How Google Glass works: service management and creation
April 5, 2013 at 4:00 p.m.
On Gafas Google rivers of ink have already run and many aspects have been commented on their possible consequences, on their price, on health risks. Until now he has been able to make us think about the future and whether we will like it or not. Despite all this intellectual exercise, to reach a point where smartglasses are a tool that we should fully consider, applications and services that work with their hardaware and software must be generated. In Austin during the SXSW, the Mountain View gave a lecture in which they explained how to create services for Google Glass to developers and journalists. Today that video has been posted on the YouTube channel for the company's developers.
The video is really extensive and in some moments really technical. We recommend that you keep an eye on him if you have time and if you cannot read some of the conclusions we draw from him here.
In that video Timothy Jordan, a Google developer, gives us a tour of the Mirror API, the interface that developers should use to create services. From that presentation, we extract an idea. The experience of the glasses is based on a web application, which is much easier to understand than the Android API. It is a simple post system to which users sign up allowing developers to send them cheld directly to the Timelime's screen.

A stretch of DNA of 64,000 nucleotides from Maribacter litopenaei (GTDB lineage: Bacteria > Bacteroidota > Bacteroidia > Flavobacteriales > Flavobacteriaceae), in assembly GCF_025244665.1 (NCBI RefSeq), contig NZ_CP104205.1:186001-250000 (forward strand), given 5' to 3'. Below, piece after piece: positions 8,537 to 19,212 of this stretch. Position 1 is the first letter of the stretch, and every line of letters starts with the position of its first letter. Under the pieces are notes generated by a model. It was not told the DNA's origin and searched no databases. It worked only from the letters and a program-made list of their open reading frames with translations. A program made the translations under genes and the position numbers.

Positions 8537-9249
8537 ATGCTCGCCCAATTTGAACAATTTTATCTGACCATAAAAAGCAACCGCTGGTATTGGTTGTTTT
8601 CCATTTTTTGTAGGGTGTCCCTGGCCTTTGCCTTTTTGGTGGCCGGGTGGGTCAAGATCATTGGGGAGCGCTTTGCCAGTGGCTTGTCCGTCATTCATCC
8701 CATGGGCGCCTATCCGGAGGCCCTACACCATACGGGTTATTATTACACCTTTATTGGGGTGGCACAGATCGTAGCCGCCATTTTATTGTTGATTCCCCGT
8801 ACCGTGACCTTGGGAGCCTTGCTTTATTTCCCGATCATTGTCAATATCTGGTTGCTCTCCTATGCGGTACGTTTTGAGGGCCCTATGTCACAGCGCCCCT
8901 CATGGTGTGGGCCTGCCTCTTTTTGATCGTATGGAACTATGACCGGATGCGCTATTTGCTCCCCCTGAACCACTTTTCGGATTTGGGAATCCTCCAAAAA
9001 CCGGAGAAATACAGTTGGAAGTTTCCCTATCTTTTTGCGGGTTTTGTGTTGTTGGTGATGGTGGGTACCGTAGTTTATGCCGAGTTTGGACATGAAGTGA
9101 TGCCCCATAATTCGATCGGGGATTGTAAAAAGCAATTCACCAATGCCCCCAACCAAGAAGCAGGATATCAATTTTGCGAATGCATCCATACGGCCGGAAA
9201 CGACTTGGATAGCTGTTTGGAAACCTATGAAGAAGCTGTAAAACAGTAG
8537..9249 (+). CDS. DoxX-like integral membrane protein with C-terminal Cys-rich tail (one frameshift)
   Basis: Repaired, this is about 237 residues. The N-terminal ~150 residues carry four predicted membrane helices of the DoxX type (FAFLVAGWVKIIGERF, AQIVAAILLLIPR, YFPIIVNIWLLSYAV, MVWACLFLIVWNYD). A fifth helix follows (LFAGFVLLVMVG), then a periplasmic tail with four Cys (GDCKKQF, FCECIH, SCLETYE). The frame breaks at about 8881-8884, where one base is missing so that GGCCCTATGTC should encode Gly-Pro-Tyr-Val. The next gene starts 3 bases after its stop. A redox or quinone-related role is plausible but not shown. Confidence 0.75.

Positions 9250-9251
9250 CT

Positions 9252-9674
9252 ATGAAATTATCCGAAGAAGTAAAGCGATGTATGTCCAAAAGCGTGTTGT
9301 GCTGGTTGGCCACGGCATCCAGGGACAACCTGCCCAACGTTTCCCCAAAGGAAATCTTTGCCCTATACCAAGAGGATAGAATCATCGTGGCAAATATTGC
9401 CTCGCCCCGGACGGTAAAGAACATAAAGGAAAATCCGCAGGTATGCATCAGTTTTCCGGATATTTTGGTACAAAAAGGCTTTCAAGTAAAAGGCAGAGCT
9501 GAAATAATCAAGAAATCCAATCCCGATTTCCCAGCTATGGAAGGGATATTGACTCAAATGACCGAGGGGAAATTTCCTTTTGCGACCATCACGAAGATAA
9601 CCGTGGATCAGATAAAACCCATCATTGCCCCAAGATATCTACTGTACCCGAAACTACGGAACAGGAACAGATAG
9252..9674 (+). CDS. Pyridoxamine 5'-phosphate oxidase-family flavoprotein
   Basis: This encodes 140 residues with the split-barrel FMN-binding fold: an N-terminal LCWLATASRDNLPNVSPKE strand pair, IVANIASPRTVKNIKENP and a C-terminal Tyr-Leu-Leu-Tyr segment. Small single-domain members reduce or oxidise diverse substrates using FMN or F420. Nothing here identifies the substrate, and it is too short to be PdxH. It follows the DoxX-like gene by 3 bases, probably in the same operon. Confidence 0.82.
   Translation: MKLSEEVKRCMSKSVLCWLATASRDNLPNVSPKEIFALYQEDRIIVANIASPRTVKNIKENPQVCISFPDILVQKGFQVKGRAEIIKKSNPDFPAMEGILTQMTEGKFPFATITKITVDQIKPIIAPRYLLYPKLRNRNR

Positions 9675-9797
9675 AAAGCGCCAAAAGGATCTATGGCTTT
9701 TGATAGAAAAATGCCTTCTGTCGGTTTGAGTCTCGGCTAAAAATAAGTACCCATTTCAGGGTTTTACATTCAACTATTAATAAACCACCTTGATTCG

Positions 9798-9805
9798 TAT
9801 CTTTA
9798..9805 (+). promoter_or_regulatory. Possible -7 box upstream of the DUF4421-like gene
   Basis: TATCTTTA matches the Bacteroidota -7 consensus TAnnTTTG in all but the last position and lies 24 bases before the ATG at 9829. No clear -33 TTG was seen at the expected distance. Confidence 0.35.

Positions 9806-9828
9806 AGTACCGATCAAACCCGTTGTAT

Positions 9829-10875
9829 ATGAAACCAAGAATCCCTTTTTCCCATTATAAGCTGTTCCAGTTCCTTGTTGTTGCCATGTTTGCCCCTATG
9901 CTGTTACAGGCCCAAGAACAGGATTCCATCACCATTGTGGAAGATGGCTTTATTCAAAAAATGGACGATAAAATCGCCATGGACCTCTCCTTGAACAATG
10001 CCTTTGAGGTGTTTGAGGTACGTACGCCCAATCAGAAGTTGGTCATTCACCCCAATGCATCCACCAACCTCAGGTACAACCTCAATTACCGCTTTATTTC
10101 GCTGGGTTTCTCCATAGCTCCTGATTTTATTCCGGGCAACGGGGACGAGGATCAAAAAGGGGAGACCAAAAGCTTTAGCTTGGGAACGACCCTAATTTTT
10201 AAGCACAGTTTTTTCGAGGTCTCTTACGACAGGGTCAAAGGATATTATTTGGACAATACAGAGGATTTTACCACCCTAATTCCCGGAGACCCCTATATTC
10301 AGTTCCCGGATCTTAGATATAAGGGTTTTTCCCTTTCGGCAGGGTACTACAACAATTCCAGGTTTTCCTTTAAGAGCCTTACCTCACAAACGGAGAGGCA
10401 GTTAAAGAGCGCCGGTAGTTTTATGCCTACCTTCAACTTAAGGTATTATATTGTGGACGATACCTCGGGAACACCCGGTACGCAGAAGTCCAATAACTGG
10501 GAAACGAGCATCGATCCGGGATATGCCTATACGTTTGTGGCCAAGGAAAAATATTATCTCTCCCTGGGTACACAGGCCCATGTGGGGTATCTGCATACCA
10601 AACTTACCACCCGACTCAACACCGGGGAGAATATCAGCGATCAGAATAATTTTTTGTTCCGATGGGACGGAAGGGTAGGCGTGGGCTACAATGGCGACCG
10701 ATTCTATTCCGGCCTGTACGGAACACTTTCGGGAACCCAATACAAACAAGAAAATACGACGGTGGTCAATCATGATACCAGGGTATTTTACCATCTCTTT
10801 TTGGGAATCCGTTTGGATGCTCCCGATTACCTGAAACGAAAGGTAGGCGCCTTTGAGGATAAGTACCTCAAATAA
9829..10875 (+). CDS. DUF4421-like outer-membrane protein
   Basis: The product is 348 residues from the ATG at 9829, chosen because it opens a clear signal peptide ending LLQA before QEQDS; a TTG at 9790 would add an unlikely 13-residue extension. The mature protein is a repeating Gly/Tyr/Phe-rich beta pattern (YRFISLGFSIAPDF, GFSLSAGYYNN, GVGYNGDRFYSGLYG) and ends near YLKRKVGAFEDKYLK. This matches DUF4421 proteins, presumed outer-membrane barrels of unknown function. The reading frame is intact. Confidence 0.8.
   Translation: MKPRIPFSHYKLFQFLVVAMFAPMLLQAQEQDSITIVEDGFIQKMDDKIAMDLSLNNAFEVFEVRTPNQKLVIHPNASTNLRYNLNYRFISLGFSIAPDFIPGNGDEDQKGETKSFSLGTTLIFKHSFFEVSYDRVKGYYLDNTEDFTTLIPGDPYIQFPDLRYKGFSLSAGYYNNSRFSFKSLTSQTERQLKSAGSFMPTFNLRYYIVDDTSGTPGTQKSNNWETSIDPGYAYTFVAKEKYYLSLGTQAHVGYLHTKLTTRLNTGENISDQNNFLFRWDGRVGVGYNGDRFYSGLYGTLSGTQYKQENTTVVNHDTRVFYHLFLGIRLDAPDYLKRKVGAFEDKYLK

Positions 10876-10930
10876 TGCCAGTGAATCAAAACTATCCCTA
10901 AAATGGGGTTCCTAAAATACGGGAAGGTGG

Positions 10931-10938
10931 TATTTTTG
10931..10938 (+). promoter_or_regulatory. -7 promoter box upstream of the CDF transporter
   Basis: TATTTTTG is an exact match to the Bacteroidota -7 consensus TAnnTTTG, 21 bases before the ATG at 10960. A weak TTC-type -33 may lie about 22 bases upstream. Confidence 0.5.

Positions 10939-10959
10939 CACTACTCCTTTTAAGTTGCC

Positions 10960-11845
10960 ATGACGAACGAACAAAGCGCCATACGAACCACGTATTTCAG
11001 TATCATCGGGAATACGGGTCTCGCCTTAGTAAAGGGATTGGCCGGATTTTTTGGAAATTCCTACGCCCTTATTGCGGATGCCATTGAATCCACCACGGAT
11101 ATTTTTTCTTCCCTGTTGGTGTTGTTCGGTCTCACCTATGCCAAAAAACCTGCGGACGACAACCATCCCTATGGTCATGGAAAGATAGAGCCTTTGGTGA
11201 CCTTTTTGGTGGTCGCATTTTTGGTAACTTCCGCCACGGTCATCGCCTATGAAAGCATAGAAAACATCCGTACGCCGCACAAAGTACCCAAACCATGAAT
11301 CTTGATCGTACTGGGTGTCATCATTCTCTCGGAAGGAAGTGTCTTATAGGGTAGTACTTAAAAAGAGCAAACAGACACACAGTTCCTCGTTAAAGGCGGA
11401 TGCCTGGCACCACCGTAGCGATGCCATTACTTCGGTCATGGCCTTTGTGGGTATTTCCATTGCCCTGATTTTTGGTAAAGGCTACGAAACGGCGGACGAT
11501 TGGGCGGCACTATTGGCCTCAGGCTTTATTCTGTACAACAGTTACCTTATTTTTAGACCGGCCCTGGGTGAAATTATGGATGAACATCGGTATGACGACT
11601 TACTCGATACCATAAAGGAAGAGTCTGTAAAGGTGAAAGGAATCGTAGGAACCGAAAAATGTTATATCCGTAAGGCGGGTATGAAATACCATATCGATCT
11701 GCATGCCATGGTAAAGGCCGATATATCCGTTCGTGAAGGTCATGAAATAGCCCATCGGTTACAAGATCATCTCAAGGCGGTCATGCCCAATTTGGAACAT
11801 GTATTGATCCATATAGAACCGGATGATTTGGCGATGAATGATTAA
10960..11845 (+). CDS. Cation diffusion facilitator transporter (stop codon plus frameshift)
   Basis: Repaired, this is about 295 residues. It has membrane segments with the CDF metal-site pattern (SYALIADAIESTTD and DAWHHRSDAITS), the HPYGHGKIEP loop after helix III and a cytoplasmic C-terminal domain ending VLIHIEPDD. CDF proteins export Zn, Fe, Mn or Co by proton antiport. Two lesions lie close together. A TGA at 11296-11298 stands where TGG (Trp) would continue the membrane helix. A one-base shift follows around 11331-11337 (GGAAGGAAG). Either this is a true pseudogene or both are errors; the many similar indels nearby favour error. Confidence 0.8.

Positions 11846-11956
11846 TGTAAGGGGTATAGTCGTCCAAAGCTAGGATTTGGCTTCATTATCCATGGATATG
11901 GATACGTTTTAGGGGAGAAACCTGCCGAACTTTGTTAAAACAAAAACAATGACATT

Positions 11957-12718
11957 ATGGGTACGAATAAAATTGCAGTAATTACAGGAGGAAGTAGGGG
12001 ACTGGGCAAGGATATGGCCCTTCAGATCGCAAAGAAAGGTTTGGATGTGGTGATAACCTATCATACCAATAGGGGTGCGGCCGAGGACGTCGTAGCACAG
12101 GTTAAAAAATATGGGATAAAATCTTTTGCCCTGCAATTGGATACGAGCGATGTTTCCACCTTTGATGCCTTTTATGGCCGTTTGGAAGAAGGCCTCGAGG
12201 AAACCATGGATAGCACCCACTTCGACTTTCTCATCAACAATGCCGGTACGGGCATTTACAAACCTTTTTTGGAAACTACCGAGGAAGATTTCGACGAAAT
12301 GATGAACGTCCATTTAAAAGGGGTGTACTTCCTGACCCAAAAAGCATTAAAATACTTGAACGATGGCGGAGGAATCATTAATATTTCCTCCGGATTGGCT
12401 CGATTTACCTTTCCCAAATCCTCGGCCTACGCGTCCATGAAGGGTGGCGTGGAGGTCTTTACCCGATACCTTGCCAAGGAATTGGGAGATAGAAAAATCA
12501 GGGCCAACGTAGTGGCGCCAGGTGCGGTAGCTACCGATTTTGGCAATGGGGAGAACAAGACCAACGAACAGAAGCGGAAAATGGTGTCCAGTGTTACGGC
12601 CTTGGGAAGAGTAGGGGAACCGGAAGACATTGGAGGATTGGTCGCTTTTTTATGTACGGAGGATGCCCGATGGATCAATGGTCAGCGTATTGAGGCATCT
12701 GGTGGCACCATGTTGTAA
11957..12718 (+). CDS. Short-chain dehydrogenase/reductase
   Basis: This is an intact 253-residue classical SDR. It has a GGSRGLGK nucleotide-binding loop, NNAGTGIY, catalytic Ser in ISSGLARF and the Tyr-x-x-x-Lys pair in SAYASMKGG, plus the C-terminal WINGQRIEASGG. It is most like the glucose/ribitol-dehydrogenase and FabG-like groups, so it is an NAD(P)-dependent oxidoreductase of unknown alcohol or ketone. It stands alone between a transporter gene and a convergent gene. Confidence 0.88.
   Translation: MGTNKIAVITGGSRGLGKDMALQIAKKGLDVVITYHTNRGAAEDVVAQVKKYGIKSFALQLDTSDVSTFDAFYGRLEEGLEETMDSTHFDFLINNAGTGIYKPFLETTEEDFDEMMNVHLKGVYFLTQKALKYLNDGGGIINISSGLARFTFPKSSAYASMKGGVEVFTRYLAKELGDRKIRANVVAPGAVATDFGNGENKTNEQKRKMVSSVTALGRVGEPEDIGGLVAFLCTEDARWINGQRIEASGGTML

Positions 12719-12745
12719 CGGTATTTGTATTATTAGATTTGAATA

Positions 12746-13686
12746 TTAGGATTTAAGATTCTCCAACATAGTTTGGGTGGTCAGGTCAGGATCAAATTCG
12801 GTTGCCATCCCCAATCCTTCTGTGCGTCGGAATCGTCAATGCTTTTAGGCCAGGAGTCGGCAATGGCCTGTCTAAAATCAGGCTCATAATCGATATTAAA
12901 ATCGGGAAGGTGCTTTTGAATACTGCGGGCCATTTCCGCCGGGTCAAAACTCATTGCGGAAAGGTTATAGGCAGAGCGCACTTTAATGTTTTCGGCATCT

The Timeline is a visualization of the different cards with certain navigation elements. All information and content receive a card format similar to Now's and then are placed in a temporary order on a line that we can navigate back and forth. There are some cards that have other associated supplements, but it is still posted information.
In the beginning of the video we can see how would we handle Google Glass. First, the device is turned on with head gestures or voice commands. Then, access to services and searches is done through voice commands. Finally, a few simple touches and gestures on the touch panel located on the pin are the navigation commands.
Source: The Verge